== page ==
Comforting the bereaved can seem overwhelming, however it really is possible. Instead of trying to cheer up a grieving friend, focus on being supportive and helpful.
Part of being supportive is understanding grief. Another great way to be supportive is to be a great empathetic listener. These two things can do so much to comfort a hurting loved one.
When it comes to understanding grief, it’s good to learn about the five stages of grief . If you want to learn more about grief you can do so by visiting our resources.
If you don’t have the time right now to really sit down and learn this stuff then just read the next thing.
There is one thing that will only take you a moment to learn and will help you immensely in comforting the bereaved. This one thing will completely change the way that you relate to grieving individuals.
This one thing is simply taking a look at the definition of bereaved. Here it is for you convenience:
Bereaved: Having been deprived of something or someone of great value, especially by death.
Essentially, a bereaved person is someone who has been robbed. And not just robbed of something that can be replaced, but robbed of a person who is irreplaceable and priceless.
For some reason mourners are often expected to “keep it together.”
These are examples of what NOT to say.
It is common for bereaved individuals to be told such things as:
- “It is all for the best.”
- “Time will heal all wounds.”
- “God has a purpose for this.”
- “Cheer up you’ll feel better soon enough.”
- “Be strong.”
Many of the most common responses received by the bereaved do not allow for grief, but rather try to fix it or minimize it.
You would not hear a robbed person be told such things. Nor would it be helpful to someone who has just been mugged to have your pity. Even your advice would be unhelpful until the victim has at least at a chance to process what has just happened to them.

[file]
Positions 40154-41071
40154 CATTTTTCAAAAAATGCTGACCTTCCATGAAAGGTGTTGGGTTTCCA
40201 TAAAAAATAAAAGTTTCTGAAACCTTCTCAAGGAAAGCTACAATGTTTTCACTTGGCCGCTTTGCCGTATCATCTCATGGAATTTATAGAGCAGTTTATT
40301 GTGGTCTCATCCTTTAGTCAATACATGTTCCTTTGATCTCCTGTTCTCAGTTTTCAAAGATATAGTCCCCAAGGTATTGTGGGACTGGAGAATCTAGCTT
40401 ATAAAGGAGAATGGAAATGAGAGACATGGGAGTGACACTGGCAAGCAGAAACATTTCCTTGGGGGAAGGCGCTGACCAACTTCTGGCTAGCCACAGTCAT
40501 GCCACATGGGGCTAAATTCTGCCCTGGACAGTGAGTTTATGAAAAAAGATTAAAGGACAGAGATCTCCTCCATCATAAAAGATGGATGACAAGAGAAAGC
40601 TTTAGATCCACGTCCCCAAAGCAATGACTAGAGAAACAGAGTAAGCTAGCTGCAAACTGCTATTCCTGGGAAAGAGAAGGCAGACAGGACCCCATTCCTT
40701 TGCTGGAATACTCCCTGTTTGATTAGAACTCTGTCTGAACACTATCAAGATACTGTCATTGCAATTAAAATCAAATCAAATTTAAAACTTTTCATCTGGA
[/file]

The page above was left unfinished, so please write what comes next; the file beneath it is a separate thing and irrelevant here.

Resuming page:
They are going to be angry, sad, bitter, hurt and have a range of strong emotions that fluctuate wildly. You wouldn’t expect someone who has been recently robbed to be “over it.” Instead, you would expect that they are going to need to talk about it. They are going to describe what happened and how they feel about it several times at least. And it’s going to haunt them for awhile, perhaps for the rest of the lives.
In the Old Testament of the Bible we see instances where the bereaved wail loudly and tear their clothes. That’s probably about what we should expect. Yet, we don’t. Why is that? Maybe we should. Maybe we should expect our grief stricken friends to act like they were just robbed. They don’t need pity or advice, but rather the acceptance to feel everything they are feeling. They need for others around them to consider the range of emotional expression and grief to be valid.
Understanding this will help you have the proper expectation and response to grief. You can take this understanding and be a comforting presence by being a good listener.
Now, here is the thing about being a good listener:
Just about everybody thinks that they are a good listener. Very few people are actually good listeners.
Fortunately, empathetic listening is a learned skill set. You can be taught how to do it. You might need to practice it a bit and see it modeled, but you can definitely learn.
Comforting the Bereaved with Cards and Letters
Sending a card is really a simple, but meaningful way to let someone know that you care.
Sympathy cards and letters don’t need to say much. They need to say the right thing though. Keep them simple in order to keep them supportive.
Practical Ways to Help Someone Grieving the Loss of A Loved One
From housework to help with sympathy thank you cards, there are many practical ways to help a grieving friend or relative. Free printable “Thinking of You” coupons you can print out and send in a card.
Provide Meals or a Sympathy Food Basket for a Grieving Family
Sympathy food whether it is a gift basket or a home cooked meal can be a tremendous blessing. We have practical tips and ideas to help you. If you want to provide a week’s worth or meals for a grieving co-worker or friend, we have free printable resources to help you.